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Differences in weight loss by race/procedure
Non-Hispanic white patients who underwent a gastric bypass procedure lost slightly more weight over a three-year period than Hispanic or black patients, according to a Kaiser Permanente study published in the journal Surgery for Obesity and Related Diseases. The study also examined two types of bariatric surgery and found that patients who underwent gastric bypass lost more weight over the same period than patients who sleeve gastrectomy procedure.
"Even though some patients may not lose as much weight as others, the weight regain rate at three years is still very low for all patients, regardless of their racial or ethnic background. This supports the success of bariatric surgery for weight control in persons who have extreme obesity," said study lead author, Dr Karen J Coleman of the Kaiser Permanente Southern California Department of Research & Evaluation. "We believe our study provides an opportunity for health care providers to potentially develop more culturally sensitive post-surgical programmes to improve success rates for populations struggling with weight loss."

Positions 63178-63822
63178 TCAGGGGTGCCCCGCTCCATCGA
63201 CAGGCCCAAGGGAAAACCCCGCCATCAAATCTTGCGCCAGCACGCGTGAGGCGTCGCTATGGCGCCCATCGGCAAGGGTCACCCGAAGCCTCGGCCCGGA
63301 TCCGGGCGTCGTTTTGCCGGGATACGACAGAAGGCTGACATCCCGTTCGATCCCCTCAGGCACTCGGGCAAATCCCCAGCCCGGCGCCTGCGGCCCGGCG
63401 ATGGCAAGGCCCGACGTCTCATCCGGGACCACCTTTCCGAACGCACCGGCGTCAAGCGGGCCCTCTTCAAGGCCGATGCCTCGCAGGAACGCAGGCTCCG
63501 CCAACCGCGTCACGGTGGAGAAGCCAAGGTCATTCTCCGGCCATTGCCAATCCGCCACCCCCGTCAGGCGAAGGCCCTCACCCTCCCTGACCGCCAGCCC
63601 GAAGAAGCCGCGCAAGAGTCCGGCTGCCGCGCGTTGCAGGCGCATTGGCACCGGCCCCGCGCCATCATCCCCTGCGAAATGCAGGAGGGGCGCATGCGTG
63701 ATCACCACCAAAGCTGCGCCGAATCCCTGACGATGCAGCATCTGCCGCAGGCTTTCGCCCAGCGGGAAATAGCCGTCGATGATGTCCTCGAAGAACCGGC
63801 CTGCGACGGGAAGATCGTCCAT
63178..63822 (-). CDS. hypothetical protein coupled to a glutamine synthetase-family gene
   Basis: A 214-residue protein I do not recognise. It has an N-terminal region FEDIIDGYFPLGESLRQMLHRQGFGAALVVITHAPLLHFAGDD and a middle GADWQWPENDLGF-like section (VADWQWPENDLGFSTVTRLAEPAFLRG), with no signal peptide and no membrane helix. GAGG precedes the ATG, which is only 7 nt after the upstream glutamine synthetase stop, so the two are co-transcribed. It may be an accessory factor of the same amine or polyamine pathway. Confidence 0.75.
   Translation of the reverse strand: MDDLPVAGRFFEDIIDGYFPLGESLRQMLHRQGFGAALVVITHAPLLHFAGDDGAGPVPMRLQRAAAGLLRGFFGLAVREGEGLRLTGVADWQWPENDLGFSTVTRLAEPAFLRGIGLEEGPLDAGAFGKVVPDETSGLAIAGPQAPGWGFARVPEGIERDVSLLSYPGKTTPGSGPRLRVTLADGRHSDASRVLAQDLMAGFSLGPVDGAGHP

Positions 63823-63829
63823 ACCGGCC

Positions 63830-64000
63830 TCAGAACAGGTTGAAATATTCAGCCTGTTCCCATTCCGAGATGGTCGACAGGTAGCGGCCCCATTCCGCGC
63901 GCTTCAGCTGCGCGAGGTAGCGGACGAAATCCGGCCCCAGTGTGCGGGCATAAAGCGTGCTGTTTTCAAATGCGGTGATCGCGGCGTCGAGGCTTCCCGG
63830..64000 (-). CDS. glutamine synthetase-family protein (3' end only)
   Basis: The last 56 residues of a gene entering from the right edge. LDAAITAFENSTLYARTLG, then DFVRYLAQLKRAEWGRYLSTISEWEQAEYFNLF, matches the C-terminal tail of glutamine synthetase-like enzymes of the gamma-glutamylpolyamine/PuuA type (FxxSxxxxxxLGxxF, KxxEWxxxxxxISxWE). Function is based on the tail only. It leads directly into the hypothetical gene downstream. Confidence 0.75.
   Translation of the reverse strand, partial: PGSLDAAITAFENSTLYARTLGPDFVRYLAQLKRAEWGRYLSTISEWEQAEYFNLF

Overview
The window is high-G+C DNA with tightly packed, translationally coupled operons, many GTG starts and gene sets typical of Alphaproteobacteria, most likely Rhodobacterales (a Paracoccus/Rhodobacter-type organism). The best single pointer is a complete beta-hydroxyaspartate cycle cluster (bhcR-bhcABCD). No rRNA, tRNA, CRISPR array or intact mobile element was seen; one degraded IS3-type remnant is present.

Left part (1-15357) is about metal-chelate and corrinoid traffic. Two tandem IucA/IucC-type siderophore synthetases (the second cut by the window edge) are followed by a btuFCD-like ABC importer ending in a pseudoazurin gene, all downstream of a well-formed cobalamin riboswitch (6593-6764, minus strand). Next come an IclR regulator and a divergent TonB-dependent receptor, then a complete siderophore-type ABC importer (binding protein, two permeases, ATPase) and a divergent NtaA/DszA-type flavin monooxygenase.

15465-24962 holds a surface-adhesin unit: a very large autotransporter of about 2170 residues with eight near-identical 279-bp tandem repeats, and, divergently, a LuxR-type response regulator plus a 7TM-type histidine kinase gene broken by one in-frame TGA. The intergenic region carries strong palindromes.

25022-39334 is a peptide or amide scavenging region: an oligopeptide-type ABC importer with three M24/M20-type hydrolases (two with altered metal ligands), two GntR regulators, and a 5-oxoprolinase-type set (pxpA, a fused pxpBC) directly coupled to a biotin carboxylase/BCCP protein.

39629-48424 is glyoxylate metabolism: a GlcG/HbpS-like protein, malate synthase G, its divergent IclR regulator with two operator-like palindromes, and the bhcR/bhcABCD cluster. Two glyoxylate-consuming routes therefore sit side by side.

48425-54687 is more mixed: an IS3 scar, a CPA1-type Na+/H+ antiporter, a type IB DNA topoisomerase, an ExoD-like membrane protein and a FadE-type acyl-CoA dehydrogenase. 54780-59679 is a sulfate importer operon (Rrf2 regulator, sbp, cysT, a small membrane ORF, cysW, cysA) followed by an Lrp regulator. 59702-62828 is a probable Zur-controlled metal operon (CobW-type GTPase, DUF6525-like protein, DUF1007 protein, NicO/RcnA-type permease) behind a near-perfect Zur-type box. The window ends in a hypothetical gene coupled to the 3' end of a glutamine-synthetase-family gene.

Researchers examined the Kaiser Permanente electronic health records of more than 20,000 racially and ethnically diverse patients in Southern California who underwent bariatric surgery from 2004 to 2013.
Compared to national surgical quality databases, the registry (n=20,296) has a similar proportion of Roux-en-Y gastric bypass (RYGB; 58%), more vertical sleeve gastrectomy (SG; 40%), fewer banding (2%) procedures, more Hispanic patients (35%), and higher rates of one year follow-up (78%).
They found that, on average, gastric bypass patients lost an average of 59 percent of excess weight (an average 81.5lbs) and vertical sleeve gastrectomy patients lost an average of 46 percent (57.6lbs) after three years of follow-up (p<0.001).
With vertical sleeve gastrectomy patients, the researchers found no significant differences between racial or ethnic groups in the percentage of excess weight lost.
“We are one of the first groups to publish comparison weight outcomes for RYGB and SG in a diverse patient population, showing that the responses to RYGB and not SG vary by race/ethnicity,” the authors concluded.